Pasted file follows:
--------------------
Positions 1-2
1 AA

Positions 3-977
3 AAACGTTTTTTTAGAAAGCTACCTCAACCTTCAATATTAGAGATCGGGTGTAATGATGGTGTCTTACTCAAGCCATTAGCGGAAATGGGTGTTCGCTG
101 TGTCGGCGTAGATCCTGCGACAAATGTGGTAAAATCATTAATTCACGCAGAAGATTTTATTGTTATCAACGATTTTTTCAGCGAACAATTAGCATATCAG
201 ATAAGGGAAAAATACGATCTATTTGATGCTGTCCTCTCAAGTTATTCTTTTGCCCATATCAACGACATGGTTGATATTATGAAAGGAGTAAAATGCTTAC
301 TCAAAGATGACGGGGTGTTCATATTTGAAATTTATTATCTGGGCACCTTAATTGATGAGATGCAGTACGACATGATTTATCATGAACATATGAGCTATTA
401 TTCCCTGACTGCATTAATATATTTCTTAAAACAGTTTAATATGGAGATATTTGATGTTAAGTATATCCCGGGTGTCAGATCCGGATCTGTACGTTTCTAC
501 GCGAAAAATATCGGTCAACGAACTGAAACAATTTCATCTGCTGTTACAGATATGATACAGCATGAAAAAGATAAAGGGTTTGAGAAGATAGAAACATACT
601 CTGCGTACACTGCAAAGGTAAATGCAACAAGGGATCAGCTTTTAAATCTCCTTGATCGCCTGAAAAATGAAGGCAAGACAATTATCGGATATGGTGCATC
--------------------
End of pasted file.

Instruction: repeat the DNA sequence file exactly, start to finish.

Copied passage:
Positions 1-2
1 AA

Positions 3-977
3 AAACGTTTTTTTAGAAAGCTACCTCAACCTTCAATATTAGAGATCGGGTGTAATGATGGTGTCTTACTCAAGCCATTAGCGGAAATGGGTGTTCGCTG
101 TGTCGGCGTAGATCCTGCGACAAATGTGGTAAAATCATTAATTCACGCAGAAGATTTTATTGTTATCAACGATTTTTTCAGCGAACAATTAGCATATCAG
201 ATAAGGGAAAAATACGATCTATTTGATGCTGTCCTCTCAAGTTATTCTTTTGCCCATATCAACGACATGGTTGATATTATGAAAGGAGTAAAATGCTTAC
301 TCAAAGATGACGGGGTGTTCATATTTGAAATTTATTATCTGGGCACCTTAATTGATGAGATGCAGTACGACATGATTTATCATGAACATATGAGCTATTA
401 TTCCCTGACTGCATTAATATATTTCTTAAAACAGTTTAATATGGAGATATTTGATGTTAAGTATATCCCGGGTGTCAGATCCGGATCTGTACGTTTCTAC
501 GCGAAAAATATCGGTCAACGAACTGAAACAATTTCATCTGCTGTTACAGATATGATACAGCATGAAAAAGATAAAGGGTTTGAGAAGATAGAAACATACT
601 CTGCGTACACTGCAAAGGTAAATGCAACAAGGGATCAGCTTTTAAATCTCCTTGATCGCCTGAAAAATGAAGGCAAGACAATTATCGGATATGGTGCATC